Reviewed By: Pramod Kerkar, MD, FFARCSI

Hypertrophic cardiomyopathy or HCM is a condition where hypertrophy or thickening of the heart muscle occurs. The situation leads to enlargement of the muscle cells, and the scarring grows between the cells. Septum, the muscular wall, separates the left and right ventricles of the heart. The occurrence of hypertrophic cardiomyopathy causes the septum to thicken. The thickened region of the muscular wall bulges into the left ventricle and blocks the smooth blood flow from the left ventricle chamber of the heart. When this occurs, the heart functions harder to pump out the needed blood to the body.

Causes of Hypertrophic Cardiomyopathy

Hypertrophic cardiomyopathy is majorly a genetic problem. Patients diagnosed with the disease inherit from the parents. Hypertrophic cardiomyopathy, as stated above, thickens the muscle wall and bulges into the left ventricle. However, the exact reason behind the occurrence is unknown. Hypertrophic cardiomyopathy is an autosomal dominant. It means that a patient can acquire it from an abnormal gene from any one of the parents. Nonetheless, according to doctors, a few patients may not develop hypertrophic cardiomyopathy even if they have an unusual gene. Research is still underway to find additional factors that are responsible for increasing the chances of the occurrence of hypertrophic cardiomyopathy.

Who is At Risk?

Individuals diagnosed with first-degree possess a higher degree of risk for hypertrophic cardiomyopathy. A parent with an abnormal gene increases the chance of transferring the same to a child by over 50%. It is necessary for an individual to follow the screening protocols if an immediate member is suffering from hypertrophic cardiomyopathy. The screening procedure includes physical examination, electrocardiogram, echocardiogram, and study of the family history.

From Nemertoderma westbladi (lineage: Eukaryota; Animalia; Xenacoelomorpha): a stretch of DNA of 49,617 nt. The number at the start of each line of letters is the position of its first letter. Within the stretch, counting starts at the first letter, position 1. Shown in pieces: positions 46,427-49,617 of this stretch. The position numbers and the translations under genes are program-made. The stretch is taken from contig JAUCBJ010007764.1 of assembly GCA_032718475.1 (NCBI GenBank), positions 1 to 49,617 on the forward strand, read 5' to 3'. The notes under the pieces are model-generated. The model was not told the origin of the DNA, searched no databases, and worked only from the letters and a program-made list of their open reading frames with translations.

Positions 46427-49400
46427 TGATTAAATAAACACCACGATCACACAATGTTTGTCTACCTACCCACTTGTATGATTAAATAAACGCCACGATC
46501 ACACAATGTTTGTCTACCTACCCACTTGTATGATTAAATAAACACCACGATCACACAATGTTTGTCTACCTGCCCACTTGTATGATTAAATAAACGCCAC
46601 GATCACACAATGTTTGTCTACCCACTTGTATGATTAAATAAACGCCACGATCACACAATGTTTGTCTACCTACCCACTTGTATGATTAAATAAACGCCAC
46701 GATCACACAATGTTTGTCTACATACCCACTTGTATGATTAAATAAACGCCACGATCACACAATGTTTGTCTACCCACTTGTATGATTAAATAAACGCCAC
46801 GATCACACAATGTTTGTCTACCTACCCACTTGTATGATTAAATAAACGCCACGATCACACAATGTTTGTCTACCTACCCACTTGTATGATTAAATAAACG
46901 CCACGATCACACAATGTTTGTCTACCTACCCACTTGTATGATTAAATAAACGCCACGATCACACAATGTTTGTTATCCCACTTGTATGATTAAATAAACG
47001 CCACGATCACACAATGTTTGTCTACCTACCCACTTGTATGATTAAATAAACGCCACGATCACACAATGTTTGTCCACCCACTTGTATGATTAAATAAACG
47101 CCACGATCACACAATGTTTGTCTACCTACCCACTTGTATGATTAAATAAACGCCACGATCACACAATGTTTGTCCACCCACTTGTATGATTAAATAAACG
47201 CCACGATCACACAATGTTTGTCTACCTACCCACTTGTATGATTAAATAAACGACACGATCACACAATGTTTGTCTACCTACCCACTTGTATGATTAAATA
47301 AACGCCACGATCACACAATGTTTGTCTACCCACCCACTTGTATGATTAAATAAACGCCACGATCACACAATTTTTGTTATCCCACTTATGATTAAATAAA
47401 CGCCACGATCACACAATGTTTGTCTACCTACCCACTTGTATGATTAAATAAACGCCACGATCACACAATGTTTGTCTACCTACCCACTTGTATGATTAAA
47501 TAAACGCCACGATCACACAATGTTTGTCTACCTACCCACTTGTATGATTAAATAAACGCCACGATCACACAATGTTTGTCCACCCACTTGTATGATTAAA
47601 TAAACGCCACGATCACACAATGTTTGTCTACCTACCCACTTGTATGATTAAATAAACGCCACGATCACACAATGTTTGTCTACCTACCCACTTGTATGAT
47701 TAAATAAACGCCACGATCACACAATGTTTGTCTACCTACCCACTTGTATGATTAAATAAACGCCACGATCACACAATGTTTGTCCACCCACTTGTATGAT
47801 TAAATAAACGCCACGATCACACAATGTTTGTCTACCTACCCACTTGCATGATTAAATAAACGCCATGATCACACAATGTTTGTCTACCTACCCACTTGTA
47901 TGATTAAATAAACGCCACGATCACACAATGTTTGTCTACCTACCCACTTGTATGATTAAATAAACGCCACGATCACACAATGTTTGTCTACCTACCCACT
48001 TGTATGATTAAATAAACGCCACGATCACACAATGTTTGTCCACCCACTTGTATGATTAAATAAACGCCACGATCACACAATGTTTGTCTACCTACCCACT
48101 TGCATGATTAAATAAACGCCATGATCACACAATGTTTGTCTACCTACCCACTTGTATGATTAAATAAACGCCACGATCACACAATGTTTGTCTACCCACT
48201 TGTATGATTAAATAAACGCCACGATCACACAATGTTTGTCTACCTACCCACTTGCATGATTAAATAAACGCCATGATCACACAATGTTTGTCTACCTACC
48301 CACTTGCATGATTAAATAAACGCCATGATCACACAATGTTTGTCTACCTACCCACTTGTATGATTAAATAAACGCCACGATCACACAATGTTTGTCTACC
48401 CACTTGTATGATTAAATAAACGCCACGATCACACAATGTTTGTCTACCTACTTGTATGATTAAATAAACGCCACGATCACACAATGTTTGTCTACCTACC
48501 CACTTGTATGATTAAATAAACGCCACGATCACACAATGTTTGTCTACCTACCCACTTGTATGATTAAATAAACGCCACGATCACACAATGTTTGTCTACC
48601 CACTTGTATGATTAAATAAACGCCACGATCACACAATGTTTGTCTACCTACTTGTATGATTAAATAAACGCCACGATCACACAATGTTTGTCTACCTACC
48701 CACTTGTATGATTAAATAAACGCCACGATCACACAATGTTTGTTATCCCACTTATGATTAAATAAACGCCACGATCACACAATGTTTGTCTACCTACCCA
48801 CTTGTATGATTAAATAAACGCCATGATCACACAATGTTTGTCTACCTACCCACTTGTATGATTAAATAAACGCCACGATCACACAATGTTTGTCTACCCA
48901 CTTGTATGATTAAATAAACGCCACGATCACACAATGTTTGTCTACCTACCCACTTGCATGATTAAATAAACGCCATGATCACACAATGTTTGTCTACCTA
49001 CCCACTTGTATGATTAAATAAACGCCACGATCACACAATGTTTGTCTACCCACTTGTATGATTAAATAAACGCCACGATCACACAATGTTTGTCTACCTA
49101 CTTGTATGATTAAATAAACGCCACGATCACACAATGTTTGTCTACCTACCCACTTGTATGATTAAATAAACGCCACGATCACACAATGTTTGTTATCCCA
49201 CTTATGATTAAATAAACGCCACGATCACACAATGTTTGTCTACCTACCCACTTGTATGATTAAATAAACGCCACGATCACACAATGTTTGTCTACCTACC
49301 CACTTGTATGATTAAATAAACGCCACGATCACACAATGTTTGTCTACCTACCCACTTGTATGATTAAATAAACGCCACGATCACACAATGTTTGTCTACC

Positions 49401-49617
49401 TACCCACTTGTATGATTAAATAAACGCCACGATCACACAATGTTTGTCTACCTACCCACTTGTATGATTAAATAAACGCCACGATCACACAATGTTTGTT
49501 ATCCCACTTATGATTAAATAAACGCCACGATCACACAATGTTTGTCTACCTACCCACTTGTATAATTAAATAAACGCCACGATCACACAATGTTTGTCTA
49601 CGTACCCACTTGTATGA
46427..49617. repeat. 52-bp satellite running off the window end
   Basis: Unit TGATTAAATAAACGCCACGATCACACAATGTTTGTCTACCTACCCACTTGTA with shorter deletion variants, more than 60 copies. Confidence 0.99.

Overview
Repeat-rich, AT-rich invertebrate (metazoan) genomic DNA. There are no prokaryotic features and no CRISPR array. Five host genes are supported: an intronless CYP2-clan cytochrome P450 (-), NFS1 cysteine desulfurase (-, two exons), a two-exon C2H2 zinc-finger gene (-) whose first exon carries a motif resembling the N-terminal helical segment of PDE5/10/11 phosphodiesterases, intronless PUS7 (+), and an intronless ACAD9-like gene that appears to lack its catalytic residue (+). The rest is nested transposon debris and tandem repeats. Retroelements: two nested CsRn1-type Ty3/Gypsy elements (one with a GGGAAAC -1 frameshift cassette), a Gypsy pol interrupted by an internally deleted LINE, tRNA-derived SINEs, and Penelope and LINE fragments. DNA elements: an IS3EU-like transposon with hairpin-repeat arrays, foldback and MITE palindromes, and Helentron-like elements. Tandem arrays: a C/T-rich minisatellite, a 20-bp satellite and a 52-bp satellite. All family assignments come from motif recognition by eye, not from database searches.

What is the life expectancy of someone with hypertrophic cardiomyopathy

What is the Life Expectancy of Someone with Hypertrophic Cardiomyopathy?

According to research and experts, today’s treatment improved so much that the death rate in adults suffering from the disease is similar to that of the death rate of the general population. The advancement in the medical field over the past decade helped the doctors to analyze the risk factors and the importance of ICDs, which were once thought to be the primary component for causing cardiac arrest.

Individuals suffering from hypertrophic cardiomyopathy show a few or no symptoms at all. Nonetheless, the symptoms of hypertrophic cardiomyopathy appear in young adulthood or during adolescence. The severity of the symptoms and the onset vary according to the condition of the individual. It includes:

Diagnosis

The doctor will carry out a thorough analysis to understand the condition of the patient. It includes collecting the information of the family medical history, physical examination, and the following tests:

  • Electrocardiogram
  • Echocardiogram
  • Stress echocardiogram
  • Continuous portable electrocardiogram monitoring
  • MRI of the heart
  • Cardiac catheterization
  • Coronary angiography
  • Genetic testing

Treatment

The main aim of the treatment is to decrease the symptoms or signs that complicate hypertrophic cardiomyopathy. The proper treatment depends on the indications and their severity. A few of the common treatment include:

  • Activity restriction
  • Avoiding dehydration
  • Medicines that help prevent the occurrence of shortness of breath and chest pain
  • Medications to prevent abnormal heartbeat
  • Anticoagulant
  • Septal myectomy
  • Alcohol septal ablation
  • Implantable cardioverter defibrillator.

Management of Hypertrophic Cardiomyopathy

Managing hypertrophic cardiomyopathy varies from one patient to another. However, the common management action includes avoiding drugs such as ACE inhibitors and erectile dysfunction medicines. Besides, the doctor prescribes medicines for producing high cholesterol, modifies lifestyle, and improves diet.

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Pramod Kerkar

Written, Edited or Reviewed By:

, MD,FFARCSI

Pain Assist Inc.

Last Modified On: October 20, 2018

This article does not provide medical advice. See disclaimer

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